Since 2017, when he launched his Senate bid, only about $754,000 of the $11.8 million he raised came from corporate PACs and trade groups. That accounts for about 15% of his total fundraising haul, according to an analysis of campaign finance disclosures.

What’s more, Hawley wasn’t the biggest spender in his race. Outside conservative groups, including those affiliated with Republican leadership, were the ones who dropped the lion’s share of money that helped him oust former Democratic Sen. Claire McCaskill. Such groups are largely insulated from the corporate donation pause.

Still, greeting card maker Hallmark went a step further than most companies. The Kansas City-based company has asked both Hawley and recently elected Kansas Sen. Roger Marshall to return its contributions because of their votes opposing Biden’s win.

“Hallmark believes the peaceful transition of power is part of the bedrock of our democratic system, and we abhor violence of any kind,” Hallmark spokeswoman JiaoJiao Shen said in a statement.

A PAC for the company has donated $7,000 to Marshall, FEC records show. The company says it has also donated $5,000 to Hawley.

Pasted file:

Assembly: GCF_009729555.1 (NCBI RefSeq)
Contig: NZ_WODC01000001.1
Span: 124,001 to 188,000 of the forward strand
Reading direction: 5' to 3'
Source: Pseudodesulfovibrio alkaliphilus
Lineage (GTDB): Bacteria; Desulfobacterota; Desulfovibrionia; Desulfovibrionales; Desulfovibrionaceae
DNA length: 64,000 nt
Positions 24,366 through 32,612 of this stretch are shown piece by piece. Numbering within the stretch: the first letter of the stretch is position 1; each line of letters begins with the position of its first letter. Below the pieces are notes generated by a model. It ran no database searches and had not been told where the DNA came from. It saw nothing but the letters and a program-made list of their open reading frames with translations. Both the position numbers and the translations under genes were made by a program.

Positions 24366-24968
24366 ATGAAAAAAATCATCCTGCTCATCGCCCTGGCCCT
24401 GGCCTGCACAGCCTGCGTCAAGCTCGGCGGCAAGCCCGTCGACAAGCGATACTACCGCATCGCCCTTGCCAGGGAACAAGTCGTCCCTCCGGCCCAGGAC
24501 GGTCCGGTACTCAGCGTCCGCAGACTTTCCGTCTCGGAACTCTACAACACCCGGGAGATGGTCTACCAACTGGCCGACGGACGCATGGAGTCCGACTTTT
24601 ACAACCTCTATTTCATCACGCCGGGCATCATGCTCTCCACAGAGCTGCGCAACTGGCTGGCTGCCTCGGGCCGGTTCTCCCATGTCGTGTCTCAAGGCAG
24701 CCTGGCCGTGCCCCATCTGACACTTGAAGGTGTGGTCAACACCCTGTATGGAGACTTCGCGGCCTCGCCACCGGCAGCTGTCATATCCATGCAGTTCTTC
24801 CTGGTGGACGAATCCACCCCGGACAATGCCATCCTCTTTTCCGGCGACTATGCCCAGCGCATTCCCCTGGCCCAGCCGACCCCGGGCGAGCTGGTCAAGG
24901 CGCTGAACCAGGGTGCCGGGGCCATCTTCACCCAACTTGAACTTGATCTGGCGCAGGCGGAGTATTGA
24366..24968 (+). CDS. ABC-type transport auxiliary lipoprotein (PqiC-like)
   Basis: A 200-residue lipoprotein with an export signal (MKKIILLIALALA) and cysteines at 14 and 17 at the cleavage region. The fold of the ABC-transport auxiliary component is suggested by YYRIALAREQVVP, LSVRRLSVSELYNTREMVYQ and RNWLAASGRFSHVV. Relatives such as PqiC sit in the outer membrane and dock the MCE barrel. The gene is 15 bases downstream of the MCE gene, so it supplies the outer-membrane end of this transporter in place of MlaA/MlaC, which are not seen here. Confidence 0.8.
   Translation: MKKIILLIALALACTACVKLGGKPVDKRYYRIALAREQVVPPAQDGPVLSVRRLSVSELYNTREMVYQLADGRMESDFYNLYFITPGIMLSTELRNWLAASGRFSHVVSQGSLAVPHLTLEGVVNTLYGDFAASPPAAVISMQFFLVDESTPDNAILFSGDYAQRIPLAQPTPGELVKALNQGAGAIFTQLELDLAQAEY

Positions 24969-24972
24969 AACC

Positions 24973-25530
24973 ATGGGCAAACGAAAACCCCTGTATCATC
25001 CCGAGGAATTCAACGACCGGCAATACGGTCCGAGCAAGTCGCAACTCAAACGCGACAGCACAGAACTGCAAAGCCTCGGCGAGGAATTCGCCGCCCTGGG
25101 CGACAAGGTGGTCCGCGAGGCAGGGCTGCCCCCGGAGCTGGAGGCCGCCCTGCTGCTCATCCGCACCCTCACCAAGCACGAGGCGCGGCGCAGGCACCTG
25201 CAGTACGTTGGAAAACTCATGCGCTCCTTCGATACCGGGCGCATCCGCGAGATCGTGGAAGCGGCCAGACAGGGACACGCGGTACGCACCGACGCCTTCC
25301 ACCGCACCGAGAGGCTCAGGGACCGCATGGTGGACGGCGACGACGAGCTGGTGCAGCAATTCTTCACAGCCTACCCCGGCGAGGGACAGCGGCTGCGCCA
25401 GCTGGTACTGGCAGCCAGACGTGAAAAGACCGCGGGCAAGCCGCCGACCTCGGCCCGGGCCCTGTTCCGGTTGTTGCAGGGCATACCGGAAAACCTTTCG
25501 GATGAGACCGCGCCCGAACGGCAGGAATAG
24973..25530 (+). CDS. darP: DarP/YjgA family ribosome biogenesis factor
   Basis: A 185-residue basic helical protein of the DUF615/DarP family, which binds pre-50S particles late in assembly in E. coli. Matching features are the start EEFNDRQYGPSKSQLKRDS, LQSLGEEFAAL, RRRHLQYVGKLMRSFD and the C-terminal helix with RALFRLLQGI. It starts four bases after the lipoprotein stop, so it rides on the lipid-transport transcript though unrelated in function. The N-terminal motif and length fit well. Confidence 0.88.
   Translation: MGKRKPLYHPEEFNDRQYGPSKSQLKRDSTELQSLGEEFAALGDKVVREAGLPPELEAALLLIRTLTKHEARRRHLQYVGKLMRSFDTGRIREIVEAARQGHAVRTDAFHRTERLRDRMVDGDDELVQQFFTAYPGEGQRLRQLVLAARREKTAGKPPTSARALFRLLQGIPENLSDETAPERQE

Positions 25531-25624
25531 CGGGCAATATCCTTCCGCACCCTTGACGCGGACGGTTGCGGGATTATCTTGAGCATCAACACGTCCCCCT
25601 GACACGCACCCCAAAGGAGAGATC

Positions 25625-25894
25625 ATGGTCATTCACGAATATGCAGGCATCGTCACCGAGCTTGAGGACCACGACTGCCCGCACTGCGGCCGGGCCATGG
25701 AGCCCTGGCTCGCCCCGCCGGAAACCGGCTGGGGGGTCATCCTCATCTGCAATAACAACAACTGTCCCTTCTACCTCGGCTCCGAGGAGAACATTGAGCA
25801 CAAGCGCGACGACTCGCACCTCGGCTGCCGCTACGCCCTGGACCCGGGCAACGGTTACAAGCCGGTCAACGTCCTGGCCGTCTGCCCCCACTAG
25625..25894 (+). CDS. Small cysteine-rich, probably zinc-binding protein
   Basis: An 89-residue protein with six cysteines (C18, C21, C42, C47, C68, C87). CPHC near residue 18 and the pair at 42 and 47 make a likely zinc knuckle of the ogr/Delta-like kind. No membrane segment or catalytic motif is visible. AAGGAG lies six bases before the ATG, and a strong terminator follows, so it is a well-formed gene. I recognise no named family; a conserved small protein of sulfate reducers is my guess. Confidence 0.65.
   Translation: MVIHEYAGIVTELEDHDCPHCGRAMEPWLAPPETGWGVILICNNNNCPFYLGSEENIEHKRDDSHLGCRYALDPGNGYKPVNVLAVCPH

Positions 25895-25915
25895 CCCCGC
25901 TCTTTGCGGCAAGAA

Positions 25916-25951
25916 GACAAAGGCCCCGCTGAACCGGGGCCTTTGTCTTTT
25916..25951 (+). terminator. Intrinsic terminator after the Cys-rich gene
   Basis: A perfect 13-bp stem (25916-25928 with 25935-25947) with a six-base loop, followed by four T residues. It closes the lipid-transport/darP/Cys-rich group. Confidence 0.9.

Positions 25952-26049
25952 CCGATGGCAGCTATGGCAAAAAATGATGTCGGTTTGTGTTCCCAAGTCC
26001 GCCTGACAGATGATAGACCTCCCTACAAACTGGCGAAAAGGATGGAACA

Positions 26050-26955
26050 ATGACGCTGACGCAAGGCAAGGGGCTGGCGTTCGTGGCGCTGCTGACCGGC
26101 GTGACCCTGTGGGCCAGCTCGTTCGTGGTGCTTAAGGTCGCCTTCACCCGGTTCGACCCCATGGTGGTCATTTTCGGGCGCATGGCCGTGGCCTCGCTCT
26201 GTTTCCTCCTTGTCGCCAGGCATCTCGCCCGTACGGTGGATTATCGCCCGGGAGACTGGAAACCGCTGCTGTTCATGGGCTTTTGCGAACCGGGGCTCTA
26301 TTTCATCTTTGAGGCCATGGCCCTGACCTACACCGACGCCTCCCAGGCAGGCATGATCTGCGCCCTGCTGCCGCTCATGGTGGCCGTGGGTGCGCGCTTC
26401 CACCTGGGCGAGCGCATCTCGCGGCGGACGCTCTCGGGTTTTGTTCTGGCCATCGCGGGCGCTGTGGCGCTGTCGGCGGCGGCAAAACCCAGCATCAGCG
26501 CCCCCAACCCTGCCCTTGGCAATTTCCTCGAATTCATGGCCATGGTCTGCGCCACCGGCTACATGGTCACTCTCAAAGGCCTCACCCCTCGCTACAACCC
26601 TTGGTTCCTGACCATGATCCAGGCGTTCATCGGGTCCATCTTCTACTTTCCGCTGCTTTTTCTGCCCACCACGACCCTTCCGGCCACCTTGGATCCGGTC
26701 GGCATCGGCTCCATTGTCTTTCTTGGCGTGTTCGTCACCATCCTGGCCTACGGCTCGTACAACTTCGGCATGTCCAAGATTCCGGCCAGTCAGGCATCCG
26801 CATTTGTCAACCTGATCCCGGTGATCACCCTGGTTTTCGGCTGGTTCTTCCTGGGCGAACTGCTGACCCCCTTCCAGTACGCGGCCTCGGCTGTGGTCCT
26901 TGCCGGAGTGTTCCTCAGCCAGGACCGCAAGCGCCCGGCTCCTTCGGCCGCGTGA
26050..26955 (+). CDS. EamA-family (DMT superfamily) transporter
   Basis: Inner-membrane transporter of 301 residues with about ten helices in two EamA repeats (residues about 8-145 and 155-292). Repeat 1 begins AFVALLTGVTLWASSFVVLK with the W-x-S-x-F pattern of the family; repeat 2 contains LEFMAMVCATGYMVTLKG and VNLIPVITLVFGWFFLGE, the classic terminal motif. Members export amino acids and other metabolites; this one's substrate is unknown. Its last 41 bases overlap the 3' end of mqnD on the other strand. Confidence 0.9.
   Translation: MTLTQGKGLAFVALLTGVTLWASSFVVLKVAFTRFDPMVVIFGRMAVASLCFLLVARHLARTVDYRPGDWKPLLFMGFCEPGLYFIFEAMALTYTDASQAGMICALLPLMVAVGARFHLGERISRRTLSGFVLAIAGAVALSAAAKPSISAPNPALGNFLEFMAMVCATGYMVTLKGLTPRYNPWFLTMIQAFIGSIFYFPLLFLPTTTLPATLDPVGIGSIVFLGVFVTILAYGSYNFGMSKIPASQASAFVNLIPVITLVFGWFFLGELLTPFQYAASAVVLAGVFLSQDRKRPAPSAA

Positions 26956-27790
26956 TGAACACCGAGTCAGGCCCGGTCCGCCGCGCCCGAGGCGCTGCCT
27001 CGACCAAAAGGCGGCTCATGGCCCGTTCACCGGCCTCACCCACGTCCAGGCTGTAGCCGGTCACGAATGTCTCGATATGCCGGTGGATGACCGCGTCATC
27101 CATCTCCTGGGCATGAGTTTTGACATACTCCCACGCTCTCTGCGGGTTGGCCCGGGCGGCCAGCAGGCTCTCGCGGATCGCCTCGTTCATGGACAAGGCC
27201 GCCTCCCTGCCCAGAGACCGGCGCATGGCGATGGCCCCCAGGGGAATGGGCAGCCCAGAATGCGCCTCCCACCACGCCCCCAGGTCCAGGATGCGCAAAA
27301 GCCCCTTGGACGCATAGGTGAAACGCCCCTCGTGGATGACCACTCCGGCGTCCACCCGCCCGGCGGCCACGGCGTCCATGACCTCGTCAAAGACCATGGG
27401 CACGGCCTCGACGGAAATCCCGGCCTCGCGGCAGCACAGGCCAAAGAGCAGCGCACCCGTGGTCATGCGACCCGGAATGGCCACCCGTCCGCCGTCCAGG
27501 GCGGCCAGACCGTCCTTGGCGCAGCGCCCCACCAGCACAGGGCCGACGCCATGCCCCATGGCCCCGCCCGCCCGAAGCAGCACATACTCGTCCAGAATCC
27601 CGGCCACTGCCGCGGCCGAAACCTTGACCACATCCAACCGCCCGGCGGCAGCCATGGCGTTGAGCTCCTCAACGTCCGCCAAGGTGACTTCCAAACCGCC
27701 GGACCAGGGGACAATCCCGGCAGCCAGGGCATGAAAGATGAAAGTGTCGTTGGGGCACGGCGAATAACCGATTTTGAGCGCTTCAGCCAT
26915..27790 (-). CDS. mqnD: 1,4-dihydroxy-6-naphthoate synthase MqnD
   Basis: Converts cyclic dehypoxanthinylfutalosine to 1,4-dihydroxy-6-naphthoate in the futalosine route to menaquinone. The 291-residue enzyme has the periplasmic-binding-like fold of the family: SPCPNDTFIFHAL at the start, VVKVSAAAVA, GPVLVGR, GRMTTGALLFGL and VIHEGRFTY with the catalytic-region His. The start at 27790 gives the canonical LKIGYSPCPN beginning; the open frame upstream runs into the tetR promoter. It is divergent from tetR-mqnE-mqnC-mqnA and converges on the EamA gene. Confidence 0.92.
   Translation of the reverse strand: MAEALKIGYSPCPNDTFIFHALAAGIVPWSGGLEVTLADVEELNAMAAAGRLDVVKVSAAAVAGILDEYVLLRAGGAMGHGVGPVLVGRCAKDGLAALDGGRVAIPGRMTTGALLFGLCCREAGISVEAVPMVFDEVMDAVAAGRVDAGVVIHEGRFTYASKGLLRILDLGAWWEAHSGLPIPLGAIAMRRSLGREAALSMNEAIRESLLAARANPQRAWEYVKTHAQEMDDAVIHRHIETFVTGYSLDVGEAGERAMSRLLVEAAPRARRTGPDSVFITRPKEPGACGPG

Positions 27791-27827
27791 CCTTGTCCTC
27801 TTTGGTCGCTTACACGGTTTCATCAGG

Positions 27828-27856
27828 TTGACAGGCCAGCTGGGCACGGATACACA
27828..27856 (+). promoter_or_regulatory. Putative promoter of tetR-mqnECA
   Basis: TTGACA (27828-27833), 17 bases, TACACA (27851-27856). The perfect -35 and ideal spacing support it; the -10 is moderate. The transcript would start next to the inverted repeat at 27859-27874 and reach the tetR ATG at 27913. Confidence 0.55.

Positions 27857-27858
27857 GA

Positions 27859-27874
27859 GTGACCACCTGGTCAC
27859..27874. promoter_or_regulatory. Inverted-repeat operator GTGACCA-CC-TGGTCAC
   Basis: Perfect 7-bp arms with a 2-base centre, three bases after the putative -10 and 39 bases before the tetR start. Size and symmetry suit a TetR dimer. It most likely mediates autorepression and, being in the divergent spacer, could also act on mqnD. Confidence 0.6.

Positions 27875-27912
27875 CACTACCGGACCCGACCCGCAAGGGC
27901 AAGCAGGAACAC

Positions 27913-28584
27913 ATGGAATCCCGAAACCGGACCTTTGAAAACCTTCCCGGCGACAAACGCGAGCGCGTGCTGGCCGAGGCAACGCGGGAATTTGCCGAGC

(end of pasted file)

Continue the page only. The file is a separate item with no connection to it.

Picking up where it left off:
Screen capture from video of Sen. Roger Marshall, Republican-Kansas, as the Senate reconvenes after protesters stormed into the US Capitol on January 6, 2021. (Senate Television via AP)

In many cases, though, most companies are only suspending their giving for several months, leaving ample time to ramp up donations before the 2022 elections.

“They are going into hiding until the news cycle moves on,” said Erik Gordon, a law and business professor at the University of Michigan. “They will be back with their checkbooks, and politicians who already are gearing up for the 2022 congressional contests are waiting at the back door.”

Even if Trump sold himself to voters as a billionaire guru with a Midas-like grip on the economy, many business leaders had already quietly backed away from a president who had cracked down on trade, inflamed racism, curtailed immigration and failed to contain a deadly pandemic.

But the rejection accelerated after he egged on a crowd at a Washington rally and urged them to march on the Capitol on Wednesday.

Since then, technology companies have denied the use of services to Trump’s political operation. The payments firm Stripe has stopped processing donations for Trump campaign committees, according to a person familiar with the matter who requested anonymity because the decision hasn’t been made public.